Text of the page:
Colleges with restrictive speech codes are like underwear that shrank in the wash: you won’t always know what’s wrong until you’re in them and getting squeezed.
For over a decade, the Foundation for Individual Rights in Education (FIRE) has been fighting the former problem. (For the latter problem, wash in cold water and tumble dry on low heat.)
While FIRE can give you a better summary of their history than I can, here’s a short version: well-intentioned people with bigger hearts than brains sometimes try to sanitize the college campus of ideas that could cause offense. They do so by enacting speech codes–rules about what you can say, or can’t say, on a college campus.
These people want everyone to get along, which would be a laudable goal, except historically speaking, the list of people who refused to “get along” included George Washington, Susan B. Anthony and Martin Luther King, Jr. As the entire concept of the American “marketplace of ideas” that is our constitutional heritage protects our right not to get the hell along, dissenters from every star in the political constellation need help in opposing speech codes. FIRE is at the vanguard of that fight.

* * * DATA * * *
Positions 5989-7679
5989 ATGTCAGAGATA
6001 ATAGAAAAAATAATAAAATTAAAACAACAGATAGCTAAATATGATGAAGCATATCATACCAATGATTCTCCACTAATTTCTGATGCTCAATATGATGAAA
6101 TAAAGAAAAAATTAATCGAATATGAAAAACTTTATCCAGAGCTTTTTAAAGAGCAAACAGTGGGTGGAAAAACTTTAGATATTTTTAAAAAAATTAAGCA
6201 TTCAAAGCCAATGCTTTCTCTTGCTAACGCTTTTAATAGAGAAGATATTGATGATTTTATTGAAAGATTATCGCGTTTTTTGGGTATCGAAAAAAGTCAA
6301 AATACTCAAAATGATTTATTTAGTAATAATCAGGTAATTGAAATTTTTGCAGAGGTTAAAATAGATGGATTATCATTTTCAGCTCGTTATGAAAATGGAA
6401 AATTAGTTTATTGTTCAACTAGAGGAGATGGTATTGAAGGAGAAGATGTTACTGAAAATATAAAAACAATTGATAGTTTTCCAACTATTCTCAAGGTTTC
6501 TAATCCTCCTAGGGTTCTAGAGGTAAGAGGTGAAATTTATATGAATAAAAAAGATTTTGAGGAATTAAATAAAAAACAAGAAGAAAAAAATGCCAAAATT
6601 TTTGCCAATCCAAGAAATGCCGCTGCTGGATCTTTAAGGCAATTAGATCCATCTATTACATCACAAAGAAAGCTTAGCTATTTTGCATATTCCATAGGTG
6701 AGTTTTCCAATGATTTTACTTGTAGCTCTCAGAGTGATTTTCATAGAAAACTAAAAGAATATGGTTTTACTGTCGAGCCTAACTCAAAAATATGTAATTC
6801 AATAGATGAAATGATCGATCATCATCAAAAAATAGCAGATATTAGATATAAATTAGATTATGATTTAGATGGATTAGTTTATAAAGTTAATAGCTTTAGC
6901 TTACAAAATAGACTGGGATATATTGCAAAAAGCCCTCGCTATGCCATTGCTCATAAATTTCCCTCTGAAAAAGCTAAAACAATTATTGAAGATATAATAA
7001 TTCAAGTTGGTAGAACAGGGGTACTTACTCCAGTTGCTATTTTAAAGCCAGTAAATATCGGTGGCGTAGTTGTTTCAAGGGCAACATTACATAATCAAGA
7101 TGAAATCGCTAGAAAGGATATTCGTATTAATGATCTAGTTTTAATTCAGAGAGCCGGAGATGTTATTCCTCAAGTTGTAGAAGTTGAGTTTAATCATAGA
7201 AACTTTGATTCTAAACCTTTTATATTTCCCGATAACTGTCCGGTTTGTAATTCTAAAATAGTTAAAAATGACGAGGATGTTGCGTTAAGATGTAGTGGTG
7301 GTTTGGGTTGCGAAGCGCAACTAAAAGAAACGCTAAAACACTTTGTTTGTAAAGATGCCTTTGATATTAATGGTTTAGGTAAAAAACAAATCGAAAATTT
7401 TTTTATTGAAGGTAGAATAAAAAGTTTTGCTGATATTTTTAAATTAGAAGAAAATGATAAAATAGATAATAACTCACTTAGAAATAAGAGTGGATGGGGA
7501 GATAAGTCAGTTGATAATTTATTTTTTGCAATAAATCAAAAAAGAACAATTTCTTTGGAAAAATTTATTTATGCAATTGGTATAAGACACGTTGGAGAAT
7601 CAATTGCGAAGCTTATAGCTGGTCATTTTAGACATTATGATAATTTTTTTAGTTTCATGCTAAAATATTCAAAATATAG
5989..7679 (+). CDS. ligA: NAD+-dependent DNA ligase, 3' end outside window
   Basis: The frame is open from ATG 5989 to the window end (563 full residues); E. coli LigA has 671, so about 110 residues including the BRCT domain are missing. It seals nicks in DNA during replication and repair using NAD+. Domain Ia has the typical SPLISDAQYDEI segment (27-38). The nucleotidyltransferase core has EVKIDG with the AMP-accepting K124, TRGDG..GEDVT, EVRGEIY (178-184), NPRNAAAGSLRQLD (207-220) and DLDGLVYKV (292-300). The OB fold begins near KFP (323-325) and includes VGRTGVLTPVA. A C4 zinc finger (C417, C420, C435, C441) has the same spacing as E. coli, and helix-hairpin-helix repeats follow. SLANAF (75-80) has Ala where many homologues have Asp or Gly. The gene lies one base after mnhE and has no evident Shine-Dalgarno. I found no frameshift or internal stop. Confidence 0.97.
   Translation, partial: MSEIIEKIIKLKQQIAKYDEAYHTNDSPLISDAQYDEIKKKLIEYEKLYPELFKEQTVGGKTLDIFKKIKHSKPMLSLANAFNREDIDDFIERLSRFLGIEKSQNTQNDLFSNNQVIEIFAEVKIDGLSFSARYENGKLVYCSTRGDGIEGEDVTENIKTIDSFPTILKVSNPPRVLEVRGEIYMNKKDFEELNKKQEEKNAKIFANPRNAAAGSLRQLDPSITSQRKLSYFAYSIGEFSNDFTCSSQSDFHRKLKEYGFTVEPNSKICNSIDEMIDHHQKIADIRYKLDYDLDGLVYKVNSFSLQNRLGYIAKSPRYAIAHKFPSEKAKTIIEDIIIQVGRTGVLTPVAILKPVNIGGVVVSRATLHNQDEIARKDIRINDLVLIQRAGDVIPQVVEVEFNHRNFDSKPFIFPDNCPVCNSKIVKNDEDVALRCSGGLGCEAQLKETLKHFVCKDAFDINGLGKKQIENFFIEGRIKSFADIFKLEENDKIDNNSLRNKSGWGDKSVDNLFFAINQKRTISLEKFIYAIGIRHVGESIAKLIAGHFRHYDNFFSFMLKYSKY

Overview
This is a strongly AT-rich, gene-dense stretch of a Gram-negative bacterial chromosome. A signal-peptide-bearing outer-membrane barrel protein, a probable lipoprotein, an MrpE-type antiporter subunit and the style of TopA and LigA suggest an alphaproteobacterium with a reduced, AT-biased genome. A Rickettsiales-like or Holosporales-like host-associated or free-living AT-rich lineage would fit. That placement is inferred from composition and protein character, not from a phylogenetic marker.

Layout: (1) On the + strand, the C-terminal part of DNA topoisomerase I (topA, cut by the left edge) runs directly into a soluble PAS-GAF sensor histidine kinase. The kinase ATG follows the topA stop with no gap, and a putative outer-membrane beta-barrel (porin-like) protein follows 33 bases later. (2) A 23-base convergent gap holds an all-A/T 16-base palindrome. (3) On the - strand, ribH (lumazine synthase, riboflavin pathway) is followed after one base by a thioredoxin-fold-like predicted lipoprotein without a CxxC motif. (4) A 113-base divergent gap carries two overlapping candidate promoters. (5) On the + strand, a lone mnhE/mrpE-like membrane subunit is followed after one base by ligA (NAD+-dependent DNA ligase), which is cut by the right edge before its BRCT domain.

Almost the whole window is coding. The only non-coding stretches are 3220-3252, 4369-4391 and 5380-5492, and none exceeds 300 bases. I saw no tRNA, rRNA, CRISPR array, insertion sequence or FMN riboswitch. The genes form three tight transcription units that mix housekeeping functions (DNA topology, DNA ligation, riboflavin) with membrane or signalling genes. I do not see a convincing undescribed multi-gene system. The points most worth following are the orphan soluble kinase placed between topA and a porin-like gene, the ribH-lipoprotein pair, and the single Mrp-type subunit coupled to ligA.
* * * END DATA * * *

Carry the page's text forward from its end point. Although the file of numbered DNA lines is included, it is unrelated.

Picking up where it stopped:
FIRE also compiles an annual progress report, and today they’ve released the 2012 edition, “Spotlight on Speech Codes.” Among the facts it contains:
- Of 392 schools surveyed, 65% maintain severely restrictive speech codes worthy of a “red light” rating (meaning, stop and think seriously before you risk enrolling there).
- The percentage of schools with red light speech codes has declined for the fourth year in a row, down from 75% four years ago.
- The best state for free speech in higher education was Virginia, where only 28.5% of the schools surveyed received a red light and 43% received a green light.
The SPLC’s offices are in Virginia, and while it’s possible that’s a coincidence, I’d like to think it’s also possible that colleges are on their best behavior when I’m around. I need to make a “scare-dean” out of my old jeans and shirts stuffed with straw for when I visit other parts of the country. Then when someone asks a dean of students of a Virginia school to censor, he or she will peek out from the blinds and see my scare-dean in the parking lot and say, “I’m committed to free speech. For now.” Of course, it’s also possible it has something to do with the high quality of Virginia schools and a better understanding of the importance of dissent to our system of government.
Either way, it looks like FIRE is improving the climate for speech in colleges, making them an ally to the SPLC and to students everywhere.